Wednesday, July 7, 2010

Zero Based Prayer

I believe we can have what we ask of God. I believe the teaching of scripture in this matter is straight forward and simple. It is in aligning a reality in which we don't always get what we pray for with that teaching that a difficulty emerges. I think that is especially true when we're convinced that our request was agreeable to God's will and we thought we asked in faith without doubting. Yet, even in those apparent conditions, some prayer goes unanswered. "Sup with that!

First, let me say that our experience here was never meant to encapsulate all that has been earned by Christ and promised to us. Immortality cannot be inherited by mortality. Oh, the blessings are our's all right, bought with the price of blood (sale complete, I might add), but they are not necessarily experienced in the here and now. The tank of God's blessings is full, but we only get the splashover here and now. That's nothing to sneeze at--no mere trifle by any stretch. The tank includes eternal, disease-free, curse-free life in which we know even as we are known. Even some fraction of that looks like a lot to me! A lot more than many folks seem to settle for.

People have asked me how I can believe I'm going to get what I ask for when there have been times when my prayers haven't been answered, or at least haven't been answered yet. When I see the awesome quality and quantity that has been established for us in Christ, I just can't get hung up on what went wrong with yesterday's unanswered prayer, I concentrate on today's problems and today's prayers. Today's promise is always, "Ask what you will..." and "with God, nothing is impossible," so why let yesterday's doubt, yesterday's weakness, or yesterday's sin rob me of God's blessing today? 

When I was studying accounting, oh, so many years ago, we were taught a concept called Zero Based Budgeting. The salient feature in that system is that there is no carry over from prior period's experience in producing the next period's budget. You start with a blank slate. I approach prayer everyday from a zero based outlook. Yesterday's failures in prayer have no effect on today's promises. So, I pray expectantly, and anticipate answers, and I get more than a few, for even though I've been known to to fail in a promise, Jesus never has!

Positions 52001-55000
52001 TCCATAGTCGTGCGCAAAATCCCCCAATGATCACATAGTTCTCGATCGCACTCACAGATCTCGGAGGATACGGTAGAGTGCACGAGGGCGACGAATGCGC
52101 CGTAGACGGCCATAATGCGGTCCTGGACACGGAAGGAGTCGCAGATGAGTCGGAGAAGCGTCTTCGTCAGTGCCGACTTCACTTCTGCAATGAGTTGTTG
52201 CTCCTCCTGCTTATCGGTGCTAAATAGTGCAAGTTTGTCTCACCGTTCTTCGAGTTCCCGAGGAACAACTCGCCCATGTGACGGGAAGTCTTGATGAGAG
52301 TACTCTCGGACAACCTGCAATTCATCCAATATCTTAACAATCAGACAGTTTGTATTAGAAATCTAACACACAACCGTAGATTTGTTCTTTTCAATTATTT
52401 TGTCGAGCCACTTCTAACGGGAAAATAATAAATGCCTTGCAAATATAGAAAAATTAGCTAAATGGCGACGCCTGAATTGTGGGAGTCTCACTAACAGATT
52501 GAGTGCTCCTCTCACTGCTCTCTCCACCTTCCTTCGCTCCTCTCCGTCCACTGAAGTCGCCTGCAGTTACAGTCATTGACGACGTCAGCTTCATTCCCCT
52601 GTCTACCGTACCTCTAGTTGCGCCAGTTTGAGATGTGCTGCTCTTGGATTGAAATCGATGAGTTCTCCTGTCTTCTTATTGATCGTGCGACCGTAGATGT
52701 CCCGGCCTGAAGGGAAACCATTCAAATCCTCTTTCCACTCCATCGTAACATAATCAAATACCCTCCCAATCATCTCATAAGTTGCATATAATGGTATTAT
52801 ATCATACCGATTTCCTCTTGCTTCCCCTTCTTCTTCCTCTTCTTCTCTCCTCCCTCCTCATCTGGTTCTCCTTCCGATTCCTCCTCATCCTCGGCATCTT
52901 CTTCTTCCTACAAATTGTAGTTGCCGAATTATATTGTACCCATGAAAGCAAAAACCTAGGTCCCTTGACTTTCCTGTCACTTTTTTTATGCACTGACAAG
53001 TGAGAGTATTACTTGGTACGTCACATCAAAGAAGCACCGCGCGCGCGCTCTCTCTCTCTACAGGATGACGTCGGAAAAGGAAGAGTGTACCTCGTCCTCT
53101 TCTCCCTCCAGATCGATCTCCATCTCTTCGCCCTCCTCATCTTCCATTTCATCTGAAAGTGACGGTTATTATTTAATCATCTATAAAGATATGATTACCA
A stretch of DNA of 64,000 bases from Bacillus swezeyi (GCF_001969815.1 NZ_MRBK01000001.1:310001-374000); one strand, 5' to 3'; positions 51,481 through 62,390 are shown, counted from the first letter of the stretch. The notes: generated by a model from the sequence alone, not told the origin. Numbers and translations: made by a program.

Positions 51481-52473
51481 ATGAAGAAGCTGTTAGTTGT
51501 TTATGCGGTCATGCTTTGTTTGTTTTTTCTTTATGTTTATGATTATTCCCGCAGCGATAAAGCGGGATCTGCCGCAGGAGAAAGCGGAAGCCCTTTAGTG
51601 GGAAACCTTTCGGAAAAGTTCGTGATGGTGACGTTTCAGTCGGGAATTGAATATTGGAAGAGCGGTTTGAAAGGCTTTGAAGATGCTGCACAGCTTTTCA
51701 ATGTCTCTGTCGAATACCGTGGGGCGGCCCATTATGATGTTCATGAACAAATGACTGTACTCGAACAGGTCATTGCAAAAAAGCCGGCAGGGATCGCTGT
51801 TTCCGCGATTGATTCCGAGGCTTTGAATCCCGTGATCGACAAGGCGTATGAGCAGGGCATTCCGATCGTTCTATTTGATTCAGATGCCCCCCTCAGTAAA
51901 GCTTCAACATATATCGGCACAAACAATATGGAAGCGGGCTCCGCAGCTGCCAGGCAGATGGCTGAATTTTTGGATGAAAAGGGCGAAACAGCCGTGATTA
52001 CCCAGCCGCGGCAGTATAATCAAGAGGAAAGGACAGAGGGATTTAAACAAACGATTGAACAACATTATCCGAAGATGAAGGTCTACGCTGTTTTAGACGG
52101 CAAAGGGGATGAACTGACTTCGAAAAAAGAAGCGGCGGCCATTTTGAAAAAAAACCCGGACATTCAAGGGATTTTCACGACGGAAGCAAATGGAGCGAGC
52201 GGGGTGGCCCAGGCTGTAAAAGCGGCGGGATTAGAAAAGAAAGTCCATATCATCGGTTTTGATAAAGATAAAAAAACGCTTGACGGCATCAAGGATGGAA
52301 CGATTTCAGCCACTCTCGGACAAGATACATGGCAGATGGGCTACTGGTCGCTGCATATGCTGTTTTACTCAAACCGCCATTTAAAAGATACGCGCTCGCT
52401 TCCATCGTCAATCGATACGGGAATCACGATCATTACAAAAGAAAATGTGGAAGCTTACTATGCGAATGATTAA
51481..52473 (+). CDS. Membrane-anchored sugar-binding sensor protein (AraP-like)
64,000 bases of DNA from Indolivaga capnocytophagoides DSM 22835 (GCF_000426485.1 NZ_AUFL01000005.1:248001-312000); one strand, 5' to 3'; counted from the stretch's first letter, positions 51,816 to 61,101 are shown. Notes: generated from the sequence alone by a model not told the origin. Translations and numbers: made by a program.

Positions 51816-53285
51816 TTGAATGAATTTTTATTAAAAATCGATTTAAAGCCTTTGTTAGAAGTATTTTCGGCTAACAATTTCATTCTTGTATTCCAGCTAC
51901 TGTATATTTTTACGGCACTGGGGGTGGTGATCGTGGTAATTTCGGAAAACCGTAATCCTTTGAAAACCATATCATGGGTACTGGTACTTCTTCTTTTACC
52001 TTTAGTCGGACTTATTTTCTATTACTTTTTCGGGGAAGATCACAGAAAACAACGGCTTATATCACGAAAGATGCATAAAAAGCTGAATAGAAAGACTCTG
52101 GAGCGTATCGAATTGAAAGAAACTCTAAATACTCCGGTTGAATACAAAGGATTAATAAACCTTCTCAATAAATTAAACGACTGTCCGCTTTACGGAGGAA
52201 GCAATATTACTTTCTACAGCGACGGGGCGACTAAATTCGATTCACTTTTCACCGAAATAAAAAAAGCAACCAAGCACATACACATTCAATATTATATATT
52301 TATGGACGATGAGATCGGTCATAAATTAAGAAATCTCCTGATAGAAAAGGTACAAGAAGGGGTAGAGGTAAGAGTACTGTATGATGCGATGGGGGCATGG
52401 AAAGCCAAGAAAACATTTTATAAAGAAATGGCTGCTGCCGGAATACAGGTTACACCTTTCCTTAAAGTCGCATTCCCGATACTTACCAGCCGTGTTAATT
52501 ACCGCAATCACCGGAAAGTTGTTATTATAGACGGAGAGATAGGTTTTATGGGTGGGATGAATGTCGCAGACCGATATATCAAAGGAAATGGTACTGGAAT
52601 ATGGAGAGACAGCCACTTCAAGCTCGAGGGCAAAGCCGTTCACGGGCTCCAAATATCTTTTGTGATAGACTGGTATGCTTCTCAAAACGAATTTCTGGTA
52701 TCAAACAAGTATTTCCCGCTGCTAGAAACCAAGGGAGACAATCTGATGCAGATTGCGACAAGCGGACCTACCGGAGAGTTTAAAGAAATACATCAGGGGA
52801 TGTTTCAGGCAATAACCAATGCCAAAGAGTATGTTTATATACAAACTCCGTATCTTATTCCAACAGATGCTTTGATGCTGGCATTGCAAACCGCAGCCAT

5 comments:

  1. Amen! The old saints called it praying through. I hope we can learn to pray through as well. Keep seeking with me brother.

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  2. Roy,
    There's much about old saints we'd do well to emulate! ;-)

    I will continue seeking, brother, thanks for the encouragement.

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  3. Kevin,
    Struggle's no biggie with God. Giving up, now that's a whole 'nother kettle of fish.

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  4. I have found that praying through to the point of acceptance of God's will and His sovereign decisions has been a great encouragement. Like Paul's request which was turned down 3 times there are greater desires that God, for our ultimate good and other believers' good, places in our hearts. "Delight thyself in the Lord and he shall give thee the desires of thy heart".

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  5. Scooter,
    While I certainly appreciate the tenor of your comment, I don't think it gets to the substance of Christ's invitation to pray. He said, "ask whatever you will," not "wait until you figure out what I want, and then submissively rehearse it back to me." His invitation to pray is a call to express an individual's faith and see God's response, not to discipline oneself fatalistically.

    There are times when capitulation to God's known or stated will is the heart of prayer (e.g. Gethsemane), but I think God's will has to be already known for that to be the case.

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